### Trends in commonness and skewness

Over the 12-year period throughout which taxon-specific assessments were conducted, sitewide commonness of 2 common taxa (B. nana and S. glauca) increased, and sitewide commonness of one common and three rare taxa (graminoids, C. alpinum, Stellaria longipes, B. vivipara) declined, while sitewide commonness of the remaining eight taxa did not undergo clear trends in either direction (Fig. 3a). Thus, the only taxa to increase in commonness across the site over the course of the experiment were both common (the two deciduous shrubs), while declines occurred in graminoids and forbs.

Examination of trends within experimental treatments revealed increases in commonness over the 12-year period by the two deciduous shrubs, B. nana and S. glauca, under all treatment combinations except for S. glauca under the exclosed ambient treatment, where there was no apparent trend (Fig. 3b). Commonness increased through time for only two other taxa, the forb species D. nivalis and the lichen genus Peltigera sp., both under the grazed warmed treatment (Fig. 3b). In six of the remaining ten taxa, commonness declined through time under at least one treatment combination, without increasing through time for any of them (Fig. 3b). In five of these taxa (graminoids; the forbs E. arvense, C. alpinum, and B. vivipara; and the moss Aulacomnium sp.), commonness declined over time under the exclosed warmed treatment (Fig. 3b). Hence, warming under herbivore exclusion elicited more trends in commonness over the course of the experiment than any other treatment combination, with positive trends only for two common taxa (both deciduous shrubs) and negative trends for five taxa, including graminoids, which were common, and forbs and mosses, which were rare.

As a consequence of differential responses of common and rare taxa to the experimental treatment combinations, distributions of commonness became increasingly right-skewed under herbivore exclosure and less right-skewed under herbivory (Fig. 4). A comparison of trends across treatment combinations revealed that skewness increased most under exclosed ambient conditions and declined most under grazed ambient conditions (Fig. 4 inset). By the end of the experiment in 2017, skewness was greatest on exclosed ambient plots, and lowest on grazed warmed and grazed ambient plots, and these latter two did not differ (Fig. 4).

With the exclusion of graminoids, a taxon that comprised at least eight genera within the experimental plots (see “Methods” section), trends in taxon-specific commonness were positively and non-linearly related to their baseline commonness in 2006 in all treatment combinations except the grazed warmed treatment (F2, 11 = 1.88, P = 0.20; Fig. 5). With the exception of the lichen Peltigera sp. under the grazed warmed treatment, all of the rare taxa declined under at least one treatment combination over the course of the experiment (Fig. 3), and their rates of decline scaled with their baseline commonness, i.e., rarer taxa tended to show steeper declines in commonness (Fig. 5). In contrast, the two common taxa, both deciduous shrubs, increased in commonness over the experimental duration under all treatment combinations, except for S. glauca under the exclosed ambient treatment (Fig. 3), and their rate of increase scaled with their baseline commonness under all treatment combinations. Hence, baseline commonness or rarity appeared to be a consistent predictor of increases in commonness and rarity over the last 12 years of the experiment, except under warming with grazing. Under this treatment combination, the pattern of trends toward increases in commonness of common taxa and declines in commonness of rare taxa evident under the other treatments was confounded by increases in commonness of two rare taxa, the forb D. nivalis and the lichen Peltigera sp. (Figs. 3, 5).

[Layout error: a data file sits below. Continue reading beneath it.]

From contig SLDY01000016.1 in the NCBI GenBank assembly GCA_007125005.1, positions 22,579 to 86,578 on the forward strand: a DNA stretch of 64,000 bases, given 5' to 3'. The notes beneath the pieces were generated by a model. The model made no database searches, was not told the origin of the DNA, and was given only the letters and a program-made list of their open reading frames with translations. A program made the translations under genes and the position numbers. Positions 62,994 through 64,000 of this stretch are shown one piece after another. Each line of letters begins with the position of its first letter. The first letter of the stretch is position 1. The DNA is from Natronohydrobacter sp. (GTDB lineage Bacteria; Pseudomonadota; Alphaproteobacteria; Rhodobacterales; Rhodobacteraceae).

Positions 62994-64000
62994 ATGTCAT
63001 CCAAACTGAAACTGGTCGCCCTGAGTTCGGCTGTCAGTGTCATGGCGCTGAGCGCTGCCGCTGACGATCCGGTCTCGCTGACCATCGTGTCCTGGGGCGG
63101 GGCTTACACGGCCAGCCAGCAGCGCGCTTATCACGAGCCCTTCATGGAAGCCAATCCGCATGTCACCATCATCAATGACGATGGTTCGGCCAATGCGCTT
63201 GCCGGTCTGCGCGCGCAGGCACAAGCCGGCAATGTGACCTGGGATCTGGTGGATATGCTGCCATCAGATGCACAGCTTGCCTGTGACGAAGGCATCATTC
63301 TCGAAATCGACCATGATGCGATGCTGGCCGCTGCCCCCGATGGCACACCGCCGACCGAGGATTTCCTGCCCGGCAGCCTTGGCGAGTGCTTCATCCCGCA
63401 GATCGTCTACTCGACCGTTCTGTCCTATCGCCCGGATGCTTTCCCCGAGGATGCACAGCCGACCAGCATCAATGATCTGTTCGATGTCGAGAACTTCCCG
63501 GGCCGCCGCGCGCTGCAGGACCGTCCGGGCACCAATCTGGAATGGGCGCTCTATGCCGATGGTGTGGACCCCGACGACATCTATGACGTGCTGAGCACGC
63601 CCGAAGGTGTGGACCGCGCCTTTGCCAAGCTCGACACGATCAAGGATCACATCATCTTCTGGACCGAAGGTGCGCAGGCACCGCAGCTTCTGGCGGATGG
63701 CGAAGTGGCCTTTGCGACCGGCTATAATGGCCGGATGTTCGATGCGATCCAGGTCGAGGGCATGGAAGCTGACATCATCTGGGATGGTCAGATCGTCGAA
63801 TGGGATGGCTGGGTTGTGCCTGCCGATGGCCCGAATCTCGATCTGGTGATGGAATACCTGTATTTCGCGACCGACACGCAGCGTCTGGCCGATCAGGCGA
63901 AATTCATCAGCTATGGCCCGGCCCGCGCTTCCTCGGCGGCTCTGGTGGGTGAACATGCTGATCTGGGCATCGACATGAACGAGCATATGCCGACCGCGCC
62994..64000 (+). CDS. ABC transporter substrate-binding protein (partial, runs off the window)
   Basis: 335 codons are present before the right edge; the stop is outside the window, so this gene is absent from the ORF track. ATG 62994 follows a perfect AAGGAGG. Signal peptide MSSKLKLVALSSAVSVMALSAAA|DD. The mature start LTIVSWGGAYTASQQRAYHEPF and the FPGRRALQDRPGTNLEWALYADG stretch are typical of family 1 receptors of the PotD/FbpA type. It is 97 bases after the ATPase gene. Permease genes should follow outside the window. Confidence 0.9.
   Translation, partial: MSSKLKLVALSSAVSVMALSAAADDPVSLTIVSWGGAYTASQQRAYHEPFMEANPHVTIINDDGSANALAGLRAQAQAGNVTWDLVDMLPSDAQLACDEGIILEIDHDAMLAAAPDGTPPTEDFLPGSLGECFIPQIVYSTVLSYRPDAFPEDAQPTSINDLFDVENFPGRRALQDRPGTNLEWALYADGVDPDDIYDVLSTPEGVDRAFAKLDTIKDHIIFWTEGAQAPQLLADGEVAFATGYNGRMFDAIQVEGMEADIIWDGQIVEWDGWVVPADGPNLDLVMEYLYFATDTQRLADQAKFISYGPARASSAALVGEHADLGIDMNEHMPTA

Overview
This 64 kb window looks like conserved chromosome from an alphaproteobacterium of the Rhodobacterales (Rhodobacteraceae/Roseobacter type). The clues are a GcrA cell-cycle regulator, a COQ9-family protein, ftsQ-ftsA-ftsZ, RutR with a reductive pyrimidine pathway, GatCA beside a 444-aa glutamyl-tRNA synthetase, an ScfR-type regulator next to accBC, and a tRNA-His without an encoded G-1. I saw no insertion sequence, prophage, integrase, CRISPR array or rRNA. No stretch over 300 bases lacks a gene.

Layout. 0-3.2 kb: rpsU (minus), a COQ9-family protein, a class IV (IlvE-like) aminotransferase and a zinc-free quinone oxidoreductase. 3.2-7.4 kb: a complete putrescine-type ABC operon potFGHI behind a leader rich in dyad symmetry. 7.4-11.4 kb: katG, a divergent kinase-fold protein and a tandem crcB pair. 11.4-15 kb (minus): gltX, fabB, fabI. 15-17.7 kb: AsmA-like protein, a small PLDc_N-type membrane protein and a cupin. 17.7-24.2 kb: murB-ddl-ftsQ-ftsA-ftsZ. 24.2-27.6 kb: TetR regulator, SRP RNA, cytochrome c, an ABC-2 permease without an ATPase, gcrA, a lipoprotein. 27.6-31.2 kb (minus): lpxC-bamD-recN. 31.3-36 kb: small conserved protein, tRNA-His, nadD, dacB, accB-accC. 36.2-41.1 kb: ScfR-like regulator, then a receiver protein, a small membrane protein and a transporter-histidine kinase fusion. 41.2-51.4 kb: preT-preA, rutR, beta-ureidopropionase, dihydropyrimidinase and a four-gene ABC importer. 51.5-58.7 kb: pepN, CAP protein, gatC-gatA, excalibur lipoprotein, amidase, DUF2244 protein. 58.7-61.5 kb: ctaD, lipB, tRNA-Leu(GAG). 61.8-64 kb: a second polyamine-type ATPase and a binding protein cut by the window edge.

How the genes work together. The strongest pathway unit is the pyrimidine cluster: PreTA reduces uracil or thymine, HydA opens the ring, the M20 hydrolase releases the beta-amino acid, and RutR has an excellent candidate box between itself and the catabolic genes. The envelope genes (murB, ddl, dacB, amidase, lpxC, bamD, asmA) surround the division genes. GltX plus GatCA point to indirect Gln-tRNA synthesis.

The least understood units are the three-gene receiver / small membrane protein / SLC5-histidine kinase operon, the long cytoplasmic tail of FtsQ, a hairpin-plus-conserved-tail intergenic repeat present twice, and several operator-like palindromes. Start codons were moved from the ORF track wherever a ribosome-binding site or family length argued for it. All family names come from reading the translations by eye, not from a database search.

## Discussion

Local and site-specific patterns of commonness and rarity are not reliable indicators of commonness or rarity at distributional scales because most species are common locally but rare globally23. With that important caveat in mind, our results provide valuable insights into potential implications of ongoing and future climatic warming, changes in populations and communities of large herbivores, and their interaction, for commonness and rarity of arctic tundra taxa. The arctic tundra biome is relatively low in plant diversity, and our data indicate that nearly eighty percent of the taxa in this study can be classified as rare on our experimental plots. Among the seven taxa classifiable as very rare in this study, five (i.e., 36%) are vascular plants (Table 1). Hence, the proportion of vascular plant taxa discussed here that are very rare is comparable to that on a global scale3. A considerable unknown as the Arctic warms is whether tundra plant diversity will increase, presumably as a consequence of invasion by lower-latitude taxa24, or decrease, presumably as a consequence of increasing dominance by extant large-statured, resource-acquisitive taxa14,25. Nonetheless, warming-driven losses may ultimately outpace warming-driven gains in local plant diversity, especially in moisture-limited regions26 such as the Kangerlussuaq study site27. Indeed, at the Kangerlussuaq site, constraints on colonization by lower-latitude taxa imposed by multiple biogeographic barriers (including geographic isolation of the island of Greenland itself, as well as local mountains like Tasersiap Sermia and the Maniitsoq ice cap) enhance the potential for net reductions in plant diversity at the scale of our experimental plots. Moreover, the role of large herbivores in such dynamics is also difficult to predict, but some experimental and long-term observational evidence suggests grazing may maintain tundra plant diversity by preventing exclusion of less common taxa by tall and broad-canopied shrubs14,15,28,29.